Aug 7, 2009 (DVB), United States Senator Jim Webb is due to visit Burma this month to discuss furthering US interests in the country, the first time a member of Congress has visited in more than a decade.
Webb will leave Sunday for a two-week tour of Southeast Asia, that will see him visit Thailand, Laos, Cambodia and Vietnam, as well as Burma.
The Virginia senator chairs a Senate subcommittee of East Asia and Pacific Affairs, and will be the first US Congressman to visit Burma in ten years.
He is also one of the few outspoken congressmen who support the lifting of US sanctions on Burma and greater engagement with the regime, and has said in the past that the US should deal with Burma in the same way it has done with China and Vietnam.
A press release on his website said he would look to "explore opportunities to advance US interests in Burma" although it remains unclear what these interests are.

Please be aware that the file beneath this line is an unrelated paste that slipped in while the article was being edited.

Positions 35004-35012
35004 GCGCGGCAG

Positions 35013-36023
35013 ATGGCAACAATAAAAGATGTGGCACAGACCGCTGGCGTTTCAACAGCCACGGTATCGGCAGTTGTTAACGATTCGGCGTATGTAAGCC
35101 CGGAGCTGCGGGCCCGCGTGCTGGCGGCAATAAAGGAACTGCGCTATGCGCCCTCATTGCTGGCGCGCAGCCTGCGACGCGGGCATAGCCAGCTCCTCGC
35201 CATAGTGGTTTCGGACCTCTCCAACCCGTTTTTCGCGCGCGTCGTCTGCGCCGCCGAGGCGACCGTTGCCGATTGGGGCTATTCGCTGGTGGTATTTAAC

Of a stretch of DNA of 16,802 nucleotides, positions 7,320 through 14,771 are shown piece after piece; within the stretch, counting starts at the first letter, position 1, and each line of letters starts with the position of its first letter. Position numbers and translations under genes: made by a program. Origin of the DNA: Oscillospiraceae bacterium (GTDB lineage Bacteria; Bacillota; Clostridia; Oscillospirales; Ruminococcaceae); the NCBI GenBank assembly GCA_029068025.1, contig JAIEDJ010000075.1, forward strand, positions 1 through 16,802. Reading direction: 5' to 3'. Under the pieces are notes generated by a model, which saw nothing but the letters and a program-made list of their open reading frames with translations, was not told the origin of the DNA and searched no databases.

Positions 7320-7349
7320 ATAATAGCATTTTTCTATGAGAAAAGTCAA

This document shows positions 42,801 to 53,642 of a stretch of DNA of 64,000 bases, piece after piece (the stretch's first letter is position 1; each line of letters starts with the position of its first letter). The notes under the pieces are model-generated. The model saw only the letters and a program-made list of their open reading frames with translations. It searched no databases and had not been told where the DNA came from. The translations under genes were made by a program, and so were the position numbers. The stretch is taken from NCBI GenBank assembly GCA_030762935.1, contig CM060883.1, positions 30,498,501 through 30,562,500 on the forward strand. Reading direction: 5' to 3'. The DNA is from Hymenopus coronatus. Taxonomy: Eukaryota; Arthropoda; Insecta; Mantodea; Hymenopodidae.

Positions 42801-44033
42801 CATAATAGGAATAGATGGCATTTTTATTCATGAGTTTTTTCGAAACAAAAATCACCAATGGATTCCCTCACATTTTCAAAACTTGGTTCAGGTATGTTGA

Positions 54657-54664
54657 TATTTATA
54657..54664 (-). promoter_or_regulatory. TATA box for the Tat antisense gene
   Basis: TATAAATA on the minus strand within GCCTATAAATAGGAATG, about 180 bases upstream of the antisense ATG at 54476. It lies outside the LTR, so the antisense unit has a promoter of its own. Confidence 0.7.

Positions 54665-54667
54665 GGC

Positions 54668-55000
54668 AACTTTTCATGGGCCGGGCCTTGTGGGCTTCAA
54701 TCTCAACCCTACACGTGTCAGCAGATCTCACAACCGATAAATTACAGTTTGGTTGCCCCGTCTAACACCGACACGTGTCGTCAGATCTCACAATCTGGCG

Burma analyst Larry Jagan said that it was possible the US was "using this as another way to send an overture" to the regime, but warned against heightened expectations.
"It is an opportunity obviously, it's a good thing, and it's a good thing they've been allowed in," he said.
He added however that Bill Clinton's recent trip to North Korea to secure the release of the two imprisoned US journalists "is going to make people jump to the wrong conclusions that may not be there".
There is a question mark hanging over Clinton's trip over whether the journalists were released in exchange for a retreat in the White House's tough policy on North Korea.
Webb's trip also comes barely three weeks after the US renewed sanctions on the regime, raising the question of how apparent engagement by the US will marry with its embargo on Burma.
"I don't think it's mutually exclusive," said Jagan. "The Americans have been saying things since Obama came to power that they would review policy; the review has not finished, so it doesn't preclude there being changes.
"There's a bigger game going on here, we hope, but the thing is Obama and Clinton are probably much more concerned with other things going on in the world, unfortunately."
A senior aide to Webb told Reuters that the senator was unlikely to meet with Aung San Suu Kyi, who on Monday is expected to hear the verdict on a trial in which she is accused of breaching conditions of her house arrest.
Reporting by Francis Wade